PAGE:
wait and fear
the knocking at our door.
The Tripped and sullen Woodsman
Frustrated and calm, he stands with trees
Ominous branches, each one a soul on limb
Stranded, echoed with leaves
The trunk either thriving or poisoned at core
With his axe the devil decides
A cut and your body will do the same
And when it falls, a mortal will die
my heart, my heart, my heart --
how do you speak with no vocal chords?
how do you ache with so few nerve endings?
how do you move suns and moons with such small mass?
the enchanted axe removed each limb,
one by one, bringing nick chopper down to size,
and gave him a body full of tin.
however, in attempting to heal his wounds,
the tinsmith failed to replace his heart,
and the tin woodsman was no longer
able to love the one to whom he had given his heart.
and he continued to live this way for years.
how i envy the heartless,
how i envy the ones who feel pain, but not
the pain of the heart, the pain of the soul.
there are times i want to rip my own heart out.
the gravity of such a decision
was hardly noticed, the way gravity
is hardly noticed -- a force we do not fight.
so, of course, i said it -- "i love you."
and in that moment the earth moved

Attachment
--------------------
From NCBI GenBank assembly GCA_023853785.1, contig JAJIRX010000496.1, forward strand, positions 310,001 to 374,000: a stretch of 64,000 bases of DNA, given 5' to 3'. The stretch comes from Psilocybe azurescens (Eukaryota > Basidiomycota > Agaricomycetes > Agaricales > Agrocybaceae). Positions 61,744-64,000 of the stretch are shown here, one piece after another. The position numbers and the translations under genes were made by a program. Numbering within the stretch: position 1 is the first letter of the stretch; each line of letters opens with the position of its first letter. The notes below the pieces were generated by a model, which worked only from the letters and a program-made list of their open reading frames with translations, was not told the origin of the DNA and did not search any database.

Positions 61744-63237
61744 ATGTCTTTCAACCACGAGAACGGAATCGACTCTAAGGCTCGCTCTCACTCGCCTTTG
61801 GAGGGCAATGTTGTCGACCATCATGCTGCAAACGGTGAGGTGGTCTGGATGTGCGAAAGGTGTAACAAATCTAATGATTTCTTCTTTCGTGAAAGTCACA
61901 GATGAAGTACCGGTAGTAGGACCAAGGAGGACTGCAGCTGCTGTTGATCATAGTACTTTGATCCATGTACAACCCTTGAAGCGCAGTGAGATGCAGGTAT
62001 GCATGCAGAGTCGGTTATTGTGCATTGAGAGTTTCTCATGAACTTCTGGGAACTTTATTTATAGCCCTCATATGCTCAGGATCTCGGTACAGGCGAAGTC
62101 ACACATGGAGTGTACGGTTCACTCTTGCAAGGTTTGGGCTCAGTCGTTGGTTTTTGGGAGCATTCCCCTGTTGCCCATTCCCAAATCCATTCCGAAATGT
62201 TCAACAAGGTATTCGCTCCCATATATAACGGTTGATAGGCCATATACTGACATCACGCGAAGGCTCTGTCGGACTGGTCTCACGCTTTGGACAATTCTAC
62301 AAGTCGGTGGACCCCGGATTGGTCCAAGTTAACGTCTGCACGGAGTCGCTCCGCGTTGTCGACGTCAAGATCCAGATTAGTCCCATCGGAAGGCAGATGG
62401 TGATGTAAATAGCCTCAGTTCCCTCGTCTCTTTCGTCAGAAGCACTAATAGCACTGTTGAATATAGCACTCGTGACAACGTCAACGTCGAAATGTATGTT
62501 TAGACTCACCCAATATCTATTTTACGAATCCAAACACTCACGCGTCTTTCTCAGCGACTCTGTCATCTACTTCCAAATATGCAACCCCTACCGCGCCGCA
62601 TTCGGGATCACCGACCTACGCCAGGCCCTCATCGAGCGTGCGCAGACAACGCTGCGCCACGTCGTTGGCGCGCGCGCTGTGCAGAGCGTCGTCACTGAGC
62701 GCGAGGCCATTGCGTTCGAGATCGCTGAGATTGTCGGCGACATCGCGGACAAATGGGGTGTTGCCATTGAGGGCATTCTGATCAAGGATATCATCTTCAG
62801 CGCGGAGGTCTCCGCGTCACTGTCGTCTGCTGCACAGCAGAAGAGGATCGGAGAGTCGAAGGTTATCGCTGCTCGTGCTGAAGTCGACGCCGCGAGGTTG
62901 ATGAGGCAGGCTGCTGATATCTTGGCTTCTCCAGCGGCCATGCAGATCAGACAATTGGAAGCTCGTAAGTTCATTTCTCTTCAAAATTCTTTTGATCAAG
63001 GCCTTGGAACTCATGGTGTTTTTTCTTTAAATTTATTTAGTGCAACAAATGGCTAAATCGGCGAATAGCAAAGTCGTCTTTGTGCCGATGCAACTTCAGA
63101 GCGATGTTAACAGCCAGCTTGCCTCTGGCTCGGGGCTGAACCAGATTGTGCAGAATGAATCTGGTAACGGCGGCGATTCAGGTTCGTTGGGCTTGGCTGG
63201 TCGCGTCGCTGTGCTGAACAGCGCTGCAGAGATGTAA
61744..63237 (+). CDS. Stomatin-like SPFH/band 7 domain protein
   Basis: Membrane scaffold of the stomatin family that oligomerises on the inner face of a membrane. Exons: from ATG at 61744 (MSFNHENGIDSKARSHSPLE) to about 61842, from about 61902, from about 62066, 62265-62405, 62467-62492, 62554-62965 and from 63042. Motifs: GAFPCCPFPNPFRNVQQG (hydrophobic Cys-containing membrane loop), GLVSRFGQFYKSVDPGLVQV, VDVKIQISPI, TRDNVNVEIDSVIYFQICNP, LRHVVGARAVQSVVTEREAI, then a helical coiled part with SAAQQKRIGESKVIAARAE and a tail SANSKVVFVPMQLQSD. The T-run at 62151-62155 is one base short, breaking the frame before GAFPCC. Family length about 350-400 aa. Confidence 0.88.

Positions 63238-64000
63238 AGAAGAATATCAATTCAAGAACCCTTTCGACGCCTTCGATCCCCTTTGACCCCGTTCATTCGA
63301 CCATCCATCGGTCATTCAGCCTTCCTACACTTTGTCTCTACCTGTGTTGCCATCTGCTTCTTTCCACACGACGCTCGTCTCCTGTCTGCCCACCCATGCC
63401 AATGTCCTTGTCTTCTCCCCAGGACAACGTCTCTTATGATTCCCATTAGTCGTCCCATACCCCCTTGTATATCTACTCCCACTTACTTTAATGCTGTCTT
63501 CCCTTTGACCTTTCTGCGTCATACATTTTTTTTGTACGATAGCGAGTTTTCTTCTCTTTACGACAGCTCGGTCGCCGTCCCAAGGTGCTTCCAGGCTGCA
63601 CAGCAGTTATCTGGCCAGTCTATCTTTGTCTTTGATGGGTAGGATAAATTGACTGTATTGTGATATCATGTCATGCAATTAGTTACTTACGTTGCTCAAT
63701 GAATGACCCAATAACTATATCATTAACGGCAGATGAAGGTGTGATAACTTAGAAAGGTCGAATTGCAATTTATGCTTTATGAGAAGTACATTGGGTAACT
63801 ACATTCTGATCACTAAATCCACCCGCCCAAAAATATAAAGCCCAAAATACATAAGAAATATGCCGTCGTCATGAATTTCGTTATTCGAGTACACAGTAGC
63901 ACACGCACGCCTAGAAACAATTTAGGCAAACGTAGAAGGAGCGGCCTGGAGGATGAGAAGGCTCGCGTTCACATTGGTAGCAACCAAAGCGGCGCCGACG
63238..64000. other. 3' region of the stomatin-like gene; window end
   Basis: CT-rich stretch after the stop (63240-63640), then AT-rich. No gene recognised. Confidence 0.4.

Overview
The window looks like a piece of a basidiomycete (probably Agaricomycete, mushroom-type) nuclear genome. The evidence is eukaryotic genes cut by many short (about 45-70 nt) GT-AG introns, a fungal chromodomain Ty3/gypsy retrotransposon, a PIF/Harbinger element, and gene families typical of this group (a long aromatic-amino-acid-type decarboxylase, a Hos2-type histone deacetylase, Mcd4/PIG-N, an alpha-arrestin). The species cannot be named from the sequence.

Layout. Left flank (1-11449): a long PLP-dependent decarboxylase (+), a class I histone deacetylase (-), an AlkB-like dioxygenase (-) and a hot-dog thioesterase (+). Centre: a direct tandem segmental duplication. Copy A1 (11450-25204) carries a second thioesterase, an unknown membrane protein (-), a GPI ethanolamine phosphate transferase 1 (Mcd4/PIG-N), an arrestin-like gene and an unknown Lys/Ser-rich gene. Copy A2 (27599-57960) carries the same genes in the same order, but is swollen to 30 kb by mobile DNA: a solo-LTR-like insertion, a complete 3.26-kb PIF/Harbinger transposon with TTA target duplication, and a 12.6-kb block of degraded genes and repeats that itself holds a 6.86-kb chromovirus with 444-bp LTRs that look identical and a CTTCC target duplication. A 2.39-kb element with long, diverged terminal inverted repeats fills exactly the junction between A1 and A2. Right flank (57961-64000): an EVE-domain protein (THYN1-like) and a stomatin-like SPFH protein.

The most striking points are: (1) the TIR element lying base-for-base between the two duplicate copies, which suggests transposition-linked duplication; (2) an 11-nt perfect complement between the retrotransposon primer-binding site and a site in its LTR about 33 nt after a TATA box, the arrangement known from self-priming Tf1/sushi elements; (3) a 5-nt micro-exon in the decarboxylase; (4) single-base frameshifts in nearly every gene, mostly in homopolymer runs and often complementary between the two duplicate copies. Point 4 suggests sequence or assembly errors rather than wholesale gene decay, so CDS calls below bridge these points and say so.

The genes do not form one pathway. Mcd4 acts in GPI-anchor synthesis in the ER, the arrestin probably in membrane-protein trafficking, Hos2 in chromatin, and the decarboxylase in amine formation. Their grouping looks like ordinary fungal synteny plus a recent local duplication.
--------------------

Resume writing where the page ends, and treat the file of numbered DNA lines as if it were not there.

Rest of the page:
beneath my feet. i felt the tilt of its axis;
i felt the weight of the world; i felt it all.
and of course, my frame was far too slight.
i felt a piercing pain, i could not move,
and i feared the worst. there are very few
maladies that cause paralysis and sharp pains
all over the mind and body. but
this was nothing new, this was nothing
i hadn't felt before. to have a heart,
to feel a heart, to know a heart,
is to feel unimaginable pain.
my own words have become my enchanted axe;
my own heart has removed each limb
and replaced them with tin. and yet my heart remains.
is that a better fate than having no heart at all?
Now where were we, Wolfie
before the woodsman intervened?
Your hot fetid breath upon my neck
suggesting things obscene.
I was eager and no innocent
to try new things, I’m Keen.
That woodsman fellow was such a bore
thinking that he could keep me pure.
I knocked him out, then I made sure
he won’t disturb us anymore
So paw my scarlet robes aside
and see the treat that waits inside.
For one night only with no repeat
find out if I am good to eat.
The woodsman swept through the forest deep
To find a listening tree that his secrets would keep.
With a strong trunk to plane, grained wood to refine
To encase her remains and enclose her mind.
At the edge of the forest, a tree stood alone
A silhouette frame, orange leaves, brown bones.
The woodsman knew, this tree was the one